October 16, 2015 | Industry Insights
FMC Could be Ready to Advance Modifications to OTI Regulations
Friday, October 16, 2015
A year after substantially revising a proposal to overhaul its regulations on ocean transportation intermediaries, the Federal Maritime Commission may be preparing to issue a final rule. The Commission is scheduled to hold a partially open meeting Oct. 21 at which this rulemaking will be discussed. Also on the agenda are briefings on FMC information technology modernization, the Commission’s continuity of operations plan, and maritime discussions with Japan.
In May 2013 the FMC outlined changes to its rules governing the licensing, financial responsibility requirements and duties of OTIs that were designed to reflect changing industry conditions, improve regulatory effectiveness and transparency, streamline processes and reduce regulatory burdens. However, a largely negative response from industry prompted the FMC to revamp its approach in an October 2014 proposed rule. Among the provisions in that proposal were the following.
– OTIs would have to register and renew their licenses every three years.
– Common carriers would have to verify OTI licenses, registrations, tariff publication and financial responsibility provided such verifications could be made at a single location on the FMC’s website.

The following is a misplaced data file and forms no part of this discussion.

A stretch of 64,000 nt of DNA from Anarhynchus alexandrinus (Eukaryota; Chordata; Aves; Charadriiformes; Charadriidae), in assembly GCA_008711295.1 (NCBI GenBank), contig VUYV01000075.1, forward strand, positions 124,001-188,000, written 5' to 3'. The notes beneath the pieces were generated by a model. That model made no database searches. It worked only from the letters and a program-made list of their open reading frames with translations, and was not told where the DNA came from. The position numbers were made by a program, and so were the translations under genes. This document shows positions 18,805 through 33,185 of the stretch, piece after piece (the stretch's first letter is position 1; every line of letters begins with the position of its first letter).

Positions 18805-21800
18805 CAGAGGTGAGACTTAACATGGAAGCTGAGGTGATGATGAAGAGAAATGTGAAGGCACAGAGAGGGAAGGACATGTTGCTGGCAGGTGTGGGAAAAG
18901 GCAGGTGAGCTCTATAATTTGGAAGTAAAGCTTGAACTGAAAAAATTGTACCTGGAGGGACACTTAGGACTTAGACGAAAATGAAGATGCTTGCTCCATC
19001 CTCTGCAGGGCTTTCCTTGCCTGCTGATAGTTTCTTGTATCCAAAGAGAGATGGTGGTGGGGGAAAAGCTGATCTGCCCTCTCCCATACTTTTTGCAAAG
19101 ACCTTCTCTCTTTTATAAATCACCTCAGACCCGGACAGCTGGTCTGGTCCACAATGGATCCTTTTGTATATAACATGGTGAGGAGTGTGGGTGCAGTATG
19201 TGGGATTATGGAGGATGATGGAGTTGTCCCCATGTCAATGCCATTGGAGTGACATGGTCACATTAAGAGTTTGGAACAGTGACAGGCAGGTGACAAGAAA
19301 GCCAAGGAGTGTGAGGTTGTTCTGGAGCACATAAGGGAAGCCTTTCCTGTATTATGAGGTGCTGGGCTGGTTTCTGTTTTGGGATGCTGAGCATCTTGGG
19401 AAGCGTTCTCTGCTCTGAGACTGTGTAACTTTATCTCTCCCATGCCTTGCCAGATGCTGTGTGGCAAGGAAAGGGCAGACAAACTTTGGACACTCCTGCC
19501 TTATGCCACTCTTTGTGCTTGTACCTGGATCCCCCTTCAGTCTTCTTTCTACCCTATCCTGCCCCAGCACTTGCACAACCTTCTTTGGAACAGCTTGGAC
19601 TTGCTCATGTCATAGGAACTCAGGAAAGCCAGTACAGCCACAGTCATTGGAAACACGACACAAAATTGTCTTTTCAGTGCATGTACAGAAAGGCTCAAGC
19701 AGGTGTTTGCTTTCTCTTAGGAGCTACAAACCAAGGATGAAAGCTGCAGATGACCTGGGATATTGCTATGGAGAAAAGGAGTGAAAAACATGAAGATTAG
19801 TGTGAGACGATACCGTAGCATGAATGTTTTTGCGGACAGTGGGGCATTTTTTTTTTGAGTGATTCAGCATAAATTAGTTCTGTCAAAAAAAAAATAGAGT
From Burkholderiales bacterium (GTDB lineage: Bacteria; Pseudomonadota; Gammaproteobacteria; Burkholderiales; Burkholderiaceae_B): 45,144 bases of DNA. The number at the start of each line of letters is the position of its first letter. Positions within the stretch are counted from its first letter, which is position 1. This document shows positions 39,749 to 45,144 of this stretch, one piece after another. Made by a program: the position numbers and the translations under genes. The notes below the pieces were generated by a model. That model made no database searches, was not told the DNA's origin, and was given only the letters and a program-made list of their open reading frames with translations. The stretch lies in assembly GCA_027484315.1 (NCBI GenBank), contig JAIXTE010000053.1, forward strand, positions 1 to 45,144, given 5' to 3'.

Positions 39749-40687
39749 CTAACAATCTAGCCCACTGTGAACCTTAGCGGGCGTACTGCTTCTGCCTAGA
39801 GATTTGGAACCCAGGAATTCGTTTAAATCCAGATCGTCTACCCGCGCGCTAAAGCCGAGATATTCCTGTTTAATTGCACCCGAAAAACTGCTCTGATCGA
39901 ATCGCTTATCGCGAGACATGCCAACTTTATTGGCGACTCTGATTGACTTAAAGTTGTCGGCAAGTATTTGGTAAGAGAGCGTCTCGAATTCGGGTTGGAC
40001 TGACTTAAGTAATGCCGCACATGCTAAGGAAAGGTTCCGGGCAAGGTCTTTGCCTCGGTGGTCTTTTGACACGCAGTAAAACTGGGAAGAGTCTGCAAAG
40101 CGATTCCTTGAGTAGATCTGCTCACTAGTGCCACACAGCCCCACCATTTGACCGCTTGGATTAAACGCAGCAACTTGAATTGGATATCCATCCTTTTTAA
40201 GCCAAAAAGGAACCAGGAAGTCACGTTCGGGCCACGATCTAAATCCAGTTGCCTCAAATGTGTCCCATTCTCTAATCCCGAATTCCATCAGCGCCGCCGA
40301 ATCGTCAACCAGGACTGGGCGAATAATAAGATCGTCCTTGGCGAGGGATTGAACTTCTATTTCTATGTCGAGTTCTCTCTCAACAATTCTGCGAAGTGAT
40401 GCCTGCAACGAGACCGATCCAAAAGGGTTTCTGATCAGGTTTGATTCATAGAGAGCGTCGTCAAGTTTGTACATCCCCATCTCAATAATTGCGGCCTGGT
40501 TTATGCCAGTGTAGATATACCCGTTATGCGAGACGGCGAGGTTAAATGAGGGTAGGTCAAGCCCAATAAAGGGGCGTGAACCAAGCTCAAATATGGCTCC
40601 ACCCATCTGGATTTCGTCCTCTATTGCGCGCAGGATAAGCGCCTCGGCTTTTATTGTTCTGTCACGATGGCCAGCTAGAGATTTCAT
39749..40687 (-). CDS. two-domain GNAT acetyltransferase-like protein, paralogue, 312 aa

– The definitions of “freight forwarding services” and “non-vessel-operating common carrier services” would be revised to ensure that these services cover preparation of the documents pursuant to which cargo is transported, whether or not they are equivalent to ocean bills of lading.
– The requirement that only licensed intermediaries in the U.S. may perform OTI services on behalf of an unlicensed OTI (i.e., foreign-based NVOCC) would be replaced with a requirement for registered NVOCCs to use licensed OTIs as agents in the U.S. with respect to OTI services performed in the U.S.
– The regulatory burden associated with procuring and maintaining additional financial responsibility to cover an OTI’s unincorporated branch offices would be removed.
– The FMC would be able to consider all information relevant to the determination of whether an applicant has the necessary character to render OTI services.
– A license application would become invalid, and approval rescinded, if the required proof of financial responsibility is not filed within 120 days of notification of license approval.
– All OTIs would have to promptly respond to requests for all records and books of accounts made by authorized FMC representatives.
A complete description of the proposed rule can be found here.
©2015, Sandler, Travis & Rosenberg, P.A. Originally published in the October 16, 2015 issue of the Sandler, Travis & Rosenberg Trade Report, a daily e-newsletter covering the international trade agreements and global laws, regulations, policies and procedures that affect imports and exports worldwide. Reprinted by permission. Click here for a free subscription.